Department of

Mathematics


Seminar Calendar
for events the day of Monday, January 27, 2020.

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Monday, January 27, 2020

2:00 pm in 241 Altgeld Hall,Monday, January 27, 2020

Two-Part D-Vine Copula Models for Longitudinal Insurance Claim Data

Lu Yang (University of Amsterdam)

Abstract: Insurance companies keep track of each policyholder's claims over time, resulting in longitudinal data. Efficient modeling of time dependence in longitudinal claim data can improve the prediction of future claims needed, for example, for ratemaking. Insurance claim data have their special complexity. They usually follow a two-part mixed distribution: a probability mass at zero corresponding to no claim and an otherwise positive claim from a skewed and long-tailed distribution. We propose a two-part D-vine copula model to study longitudinal mixed claim data. We build two stationary D-vine copulas. One is used to model the time dependence in binary outcomes resulting from whether or not a claim has occurred, and the other studies the dependence in the claim size given occurrence over time. The proposed model can predict the probability of making claims and the quantiles of severity given occurrence straightforwardly. We use our approach to investigate a dataset from the Local Government Property Insurance Fund in the state of Wisconsin.

3:00 pm in Altgeld Hall 441,Monday, January 27, 2020

Organizational meeting

William Balderrama (Illinois Math)

3:00 pm in 243 Altgeld Hall,Monday, January 27, 2020

Organizational meeting

Abstract: An organizational meeting to discuss plans for the Spring 2020 semester.

4:00 pm in 245 Altgeld Hall,Monday, January 27, 2020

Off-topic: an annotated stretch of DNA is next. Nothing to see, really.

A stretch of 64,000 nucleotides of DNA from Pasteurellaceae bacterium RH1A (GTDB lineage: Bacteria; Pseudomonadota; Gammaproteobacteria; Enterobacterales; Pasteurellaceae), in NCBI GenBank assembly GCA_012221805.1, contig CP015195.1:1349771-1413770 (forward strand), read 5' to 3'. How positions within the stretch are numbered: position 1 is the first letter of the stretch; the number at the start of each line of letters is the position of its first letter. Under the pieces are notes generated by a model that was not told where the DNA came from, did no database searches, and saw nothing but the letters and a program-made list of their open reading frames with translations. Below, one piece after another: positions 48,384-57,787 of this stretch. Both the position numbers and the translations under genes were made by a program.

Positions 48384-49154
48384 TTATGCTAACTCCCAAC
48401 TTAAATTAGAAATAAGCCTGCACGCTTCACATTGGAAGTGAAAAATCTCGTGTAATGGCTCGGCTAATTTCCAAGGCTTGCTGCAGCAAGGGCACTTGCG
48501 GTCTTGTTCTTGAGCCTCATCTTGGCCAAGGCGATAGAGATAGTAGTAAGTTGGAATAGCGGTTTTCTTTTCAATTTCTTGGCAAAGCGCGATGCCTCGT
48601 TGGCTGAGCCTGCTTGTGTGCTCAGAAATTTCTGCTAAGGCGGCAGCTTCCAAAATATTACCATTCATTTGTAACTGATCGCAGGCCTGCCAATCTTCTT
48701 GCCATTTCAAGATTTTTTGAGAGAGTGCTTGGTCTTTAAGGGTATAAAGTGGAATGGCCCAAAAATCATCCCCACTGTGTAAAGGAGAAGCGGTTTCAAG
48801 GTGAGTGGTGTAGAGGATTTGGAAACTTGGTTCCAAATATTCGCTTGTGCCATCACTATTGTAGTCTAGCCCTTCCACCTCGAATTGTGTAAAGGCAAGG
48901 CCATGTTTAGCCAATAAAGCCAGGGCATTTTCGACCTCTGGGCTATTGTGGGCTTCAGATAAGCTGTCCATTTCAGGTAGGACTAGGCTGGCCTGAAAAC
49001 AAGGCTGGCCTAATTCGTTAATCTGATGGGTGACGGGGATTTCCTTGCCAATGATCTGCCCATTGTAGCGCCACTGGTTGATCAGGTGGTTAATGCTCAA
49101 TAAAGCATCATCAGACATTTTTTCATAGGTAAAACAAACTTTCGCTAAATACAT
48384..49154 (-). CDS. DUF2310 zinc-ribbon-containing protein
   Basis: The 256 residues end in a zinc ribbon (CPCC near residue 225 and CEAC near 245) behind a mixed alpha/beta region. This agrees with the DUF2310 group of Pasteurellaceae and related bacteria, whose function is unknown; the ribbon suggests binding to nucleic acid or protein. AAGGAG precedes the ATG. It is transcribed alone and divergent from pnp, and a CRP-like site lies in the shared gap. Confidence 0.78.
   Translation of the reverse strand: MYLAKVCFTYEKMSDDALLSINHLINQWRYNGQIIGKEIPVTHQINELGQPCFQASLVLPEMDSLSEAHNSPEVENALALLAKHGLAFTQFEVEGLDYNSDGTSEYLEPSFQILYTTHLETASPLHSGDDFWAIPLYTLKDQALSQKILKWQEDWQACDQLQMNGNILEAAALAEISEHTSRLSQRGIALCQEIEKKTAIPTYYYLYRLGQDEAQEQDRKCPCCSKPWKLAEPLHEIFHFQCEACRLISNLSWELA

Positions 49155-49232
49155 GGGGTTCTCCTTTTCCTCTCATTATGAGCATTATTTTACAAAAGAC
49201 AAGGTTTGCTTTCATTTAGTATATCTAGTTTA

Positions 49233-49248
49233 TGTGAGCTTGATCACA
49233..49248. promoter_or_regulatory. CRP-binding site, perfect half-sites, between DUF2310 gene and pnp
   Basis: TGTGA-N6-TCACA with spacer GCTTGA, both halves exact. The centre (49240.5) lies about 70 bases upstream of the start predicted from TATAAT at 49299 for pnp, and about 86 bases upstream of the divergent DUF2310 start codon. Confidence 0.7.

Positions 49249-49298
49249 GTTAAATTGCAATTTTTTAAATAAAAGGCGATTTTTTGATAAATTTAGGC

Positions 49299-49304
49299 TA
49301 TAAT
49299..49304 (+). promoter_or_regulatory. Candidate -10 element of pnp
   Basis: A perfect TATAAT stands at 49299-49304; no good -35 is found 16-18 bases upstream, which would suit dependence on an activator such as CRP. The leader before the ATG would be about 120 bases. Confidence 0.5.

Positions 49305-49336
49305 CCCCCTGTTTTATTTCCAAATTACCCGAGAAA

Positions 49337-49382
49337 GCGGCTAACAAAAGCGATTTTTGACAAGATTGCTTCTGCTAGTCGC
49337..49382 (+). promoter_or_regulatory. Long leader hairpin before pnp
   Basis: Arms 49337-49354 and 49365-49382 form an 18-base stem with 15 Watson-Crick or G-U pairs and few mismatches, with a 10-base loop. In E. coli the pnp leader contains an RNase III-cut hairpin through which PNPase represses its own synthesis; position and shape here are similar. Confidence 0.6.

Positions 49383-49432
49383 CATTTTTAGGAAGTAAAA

A new approach to bounding L-functions

Jesse Thorner   [email] (University of Florida)

Abstract: Analytic number theory began with studying the distribution of prime numbers, but it has evolved and grown into a rich subject lying at the intersection of analysis, algebra, combinatorics, and representation theory. Part of its allure lies in its abundance of problems which are tantalizingly easy to state which quickly lead to deep mathematics, much of which revolves around the study of L-functions. These extensions of the elusive Riemann zeta function $\zeta(s)$ are generating functions with multiplicative structure arising from either arithmetic-geometric objects (like number fields or elliptic curves) or representation-theoretic objects (automorphic forms). Many equidistribution problems in number theory rely on one's ability to accurately bound the size of L-functions; optimal bounds arise from the (unproven!) Riemann Hypothesis for $\zeta(s)$ and its extensions to other L-functions. I will discuss some motivating problems along with recent work (joint with Kannan Soundararajan) which produces new bounds for L-functions by proving a suitable "statistical approximation" to the (extended) Riemann Hypothesis.

5:00 pm in 241 Altgeld Hall,Monday, January 27, 2020

To Be Announced

Abstract: We are going to read the new paper disproving Connes' embedding's conjecture. We start with an organization today.